Determinants of selenoneine concentration in red blood cells of Inuit from Nunavik (Northern Québec, Canada)

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Selenium (Se) is a trace mineral essential to human health, and is especially abundant in marine foods consumed by Inuit populations in Nunavik (northern Quebec, Canada), leading to exceptionally high whole blood Se levels. While most epidemiological studies to date examine plasma or whole blood Se, little is known about the health implications of specific Se biomarkers (e.g. selenoproteins and small Se compounds). Selenoneine, a novel Se compound, is found in high concentrations in marine foods (and particularly beluga mattaaq) and the red blood cells (RBCs) of populations that consume them. We report here RBC selenoneine concentrations in a population of Inuit adults (n = 885) who participated in the Qanuippitaa? 2004 survey. Simple associations between RBC selenoneine and other Se and mercury (Hg) biomarkers were assessed using Spearman correlations and linear regressions. Wilcoxon ranksum tests were used to examine differences in biomarkers and characteristics between tertiles of RBC selenoneine concentration. A multiple linear regression analysis was used to determine factors (sociodemographic, lifestyle, and dietary) associated with RBC selenoneine concentrations. Selenoneine comprised a large proportion of whole blood Se and RBC Se in this population. Age and sex-adjusted geometric mean RBC selenoneine concentration was 118 μg/L (range: 1–3226 μg/L) and was much higher (p = 0.001) among women (150.3 μg/L) than men (87.6 μg/L) across all regions of Nunavik after controlling for age, region, and diet. RBC selenoneine was highly correlated with RBC Se (rs = 0.96, p < 0.001) and whole blood Se (rs = 0.89, p < 0.001), but only weakly correlated with plasma Se (rs = 0.13, p < 0.001). Overall, increasing age (standardized β = 0.24), higher body-mass index (BMI; β = 0.08), female sex (β = 0.10), living in a Hudson Strait community (compared to Hudson Bay and Ungava Bay; β = 0.38), and consuming beluga mattaaq (g/day; β = 0.19) were positively associated with RBC selenoneine. Meanwhile, consumption of market meats (g/day; β = −0.07) was negatively associated with RBC selenoneine. RBC selenoneine is an important biomarker of Se dietary intake from local marine foods in Inuit populations. Further studies are needed to examine the health effects of selenoneine intake and the underlying mechanisms for sex differences among Inuit populations.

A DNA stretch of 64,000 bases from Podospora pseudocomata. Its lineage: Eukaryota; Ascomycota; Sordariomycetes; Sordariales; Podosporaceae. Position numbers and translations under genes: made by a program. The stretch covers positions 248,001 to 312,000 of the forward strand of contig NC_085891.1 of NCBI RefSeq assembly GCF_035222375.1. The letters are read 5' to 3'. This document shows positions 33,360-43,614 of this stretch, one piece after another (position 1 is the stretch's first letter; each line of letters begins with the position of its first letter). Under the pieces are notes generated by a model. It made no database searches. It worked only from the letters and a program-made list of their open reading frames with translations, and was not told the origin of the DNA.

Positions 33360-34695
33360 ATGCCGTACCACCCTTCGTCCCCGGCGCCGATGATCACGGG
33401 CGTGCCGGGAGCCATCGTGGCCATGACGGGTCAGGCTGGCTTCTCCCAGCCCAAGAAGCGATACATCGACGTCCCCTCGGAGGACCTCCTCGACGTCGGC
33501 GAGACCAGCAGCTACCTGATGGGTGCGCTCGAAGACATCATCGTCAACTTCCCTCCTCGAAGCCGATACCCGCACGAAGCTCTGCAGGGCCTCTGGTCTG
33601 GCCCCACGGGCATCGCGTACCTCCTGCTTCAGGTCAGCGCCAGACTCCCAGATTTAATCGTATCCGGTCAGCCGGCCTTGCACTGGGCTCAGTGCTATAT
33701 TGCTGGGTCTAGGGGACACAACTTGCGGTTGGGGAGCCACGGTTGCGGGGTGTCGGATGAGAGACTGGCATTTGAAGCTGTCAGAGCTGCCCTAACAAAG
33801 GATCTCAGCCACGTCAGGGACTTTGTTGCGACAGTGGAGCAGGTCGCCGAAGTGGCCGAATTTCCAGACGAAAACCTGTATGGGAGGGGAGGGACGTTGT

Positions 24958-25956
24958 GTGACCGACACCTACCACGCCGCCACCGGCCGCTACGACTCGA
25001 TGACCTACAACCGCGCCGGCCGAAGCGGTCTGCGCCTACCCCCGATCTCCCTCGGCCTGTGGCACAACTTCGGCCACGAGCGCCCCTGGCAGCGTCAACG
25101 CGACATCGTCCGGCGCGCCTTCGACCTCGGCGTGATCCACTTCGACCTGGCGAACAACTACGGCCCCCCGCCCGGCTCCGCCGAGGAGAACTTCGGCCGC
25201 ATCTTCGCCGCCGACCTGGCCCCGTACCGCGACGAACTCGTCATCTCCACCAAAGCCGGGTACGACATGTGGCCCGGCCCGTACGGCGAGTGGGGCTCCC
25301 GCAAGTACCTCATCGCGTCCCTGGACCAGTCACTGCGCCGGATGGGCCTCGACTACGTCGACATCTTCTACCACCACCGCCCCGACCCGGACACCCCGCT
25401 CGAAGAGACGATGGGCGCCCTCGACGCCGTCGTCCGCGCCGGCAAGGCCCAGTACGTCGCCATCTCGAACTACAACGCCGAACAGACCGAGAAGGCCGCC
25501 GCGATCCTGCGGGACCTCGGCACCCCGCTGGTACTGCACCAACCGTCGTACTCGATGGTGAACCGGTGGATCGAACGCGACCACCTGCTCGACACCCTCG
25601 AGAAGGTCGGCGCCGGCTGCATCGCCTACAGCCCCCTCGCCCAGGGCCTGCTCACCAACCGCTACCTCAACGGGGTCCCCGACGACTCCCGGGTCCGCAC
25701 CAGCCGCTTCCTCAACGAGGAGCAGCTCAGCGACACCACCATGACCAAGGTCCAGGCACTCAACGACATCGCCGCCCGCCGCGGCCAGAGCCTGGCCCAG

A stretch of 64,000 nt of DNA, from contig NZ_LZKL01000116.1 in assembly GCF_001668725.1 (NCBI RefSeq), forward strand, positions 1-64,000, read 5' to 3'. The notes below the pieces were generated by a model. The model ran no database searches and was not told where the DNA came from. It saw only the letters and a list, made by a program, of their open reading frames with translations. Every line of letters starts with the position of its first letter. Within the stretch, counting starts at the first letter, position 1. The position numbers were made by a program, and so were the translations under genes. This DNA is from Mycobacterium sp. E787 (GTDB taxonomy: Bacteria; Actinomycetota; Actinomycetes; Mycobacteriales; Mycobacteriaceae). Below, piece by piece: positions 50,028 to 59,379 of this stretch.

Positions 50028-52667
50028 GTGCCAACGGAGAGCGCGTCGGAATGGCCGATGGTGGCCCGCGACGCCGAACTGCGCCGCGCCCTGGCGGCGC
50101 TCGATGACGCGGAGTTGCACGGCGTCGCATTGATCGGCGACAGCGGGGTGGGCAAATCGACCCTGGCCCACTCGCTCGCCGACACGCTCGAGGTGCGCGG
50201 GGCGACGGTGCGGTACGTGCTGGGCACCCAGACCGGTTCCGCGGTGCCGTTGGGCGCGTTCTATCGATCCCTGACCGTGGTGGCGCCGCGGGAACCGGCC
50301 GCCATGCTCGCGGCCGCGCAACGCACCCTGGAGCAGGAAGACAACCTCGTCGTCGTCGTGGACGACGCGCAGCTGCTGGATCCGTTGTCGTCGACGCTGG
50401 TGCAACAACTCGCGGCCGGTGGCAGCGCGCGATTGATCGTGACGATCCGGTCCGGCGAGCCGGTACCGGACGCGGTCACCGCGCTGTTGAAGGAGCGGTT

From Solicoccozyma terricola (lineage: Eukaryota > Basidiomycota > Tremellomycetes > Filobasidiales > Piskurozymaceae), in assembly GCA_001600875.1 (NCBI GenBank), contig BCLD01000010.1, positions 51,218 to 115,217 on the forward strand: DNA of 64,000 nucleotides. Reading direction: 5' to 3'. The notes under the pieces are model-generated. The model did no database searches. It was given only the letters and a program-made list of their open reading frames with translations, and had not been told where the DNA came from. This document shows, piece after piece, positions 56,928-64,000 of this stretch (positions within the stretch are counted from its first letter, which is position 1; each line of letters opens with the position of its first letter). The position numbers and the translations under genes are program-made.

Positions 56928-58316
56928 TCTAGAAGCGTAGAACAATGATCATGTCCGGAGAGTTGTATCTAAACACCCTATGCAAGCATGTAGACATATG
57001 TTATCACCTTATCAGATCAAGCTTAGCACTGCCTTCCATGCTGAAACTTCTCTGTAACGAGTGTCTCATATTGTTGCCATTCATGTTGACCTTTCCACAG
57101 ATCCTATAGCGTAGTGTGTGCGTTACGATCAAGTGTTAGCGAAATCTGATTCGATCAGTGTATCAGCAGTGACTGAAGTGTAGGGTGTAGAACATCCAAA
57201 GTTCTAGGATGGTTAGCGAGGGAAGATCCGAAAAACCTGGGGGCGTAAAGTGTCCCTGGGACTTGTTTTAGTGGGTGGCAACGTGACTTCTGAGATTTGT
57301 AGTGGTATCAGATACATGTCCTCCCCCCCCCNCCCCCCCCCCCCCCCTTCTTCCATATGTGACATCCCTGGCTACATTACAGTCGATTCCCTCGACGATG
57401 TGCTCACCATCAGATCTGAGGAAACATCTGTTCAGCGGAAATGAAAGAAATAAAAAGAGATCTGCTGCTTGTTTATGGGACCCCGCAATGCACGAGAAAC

Little, M., Achouba, A., Dumas, P., Ouellet, N., Ayotte, P., & Lemire, M. (2019). Determinants of selenoneine concentration in red blood cells of Inuit from Nunavik (Northern Québec, Canada). Environment International, 127, 243–252.

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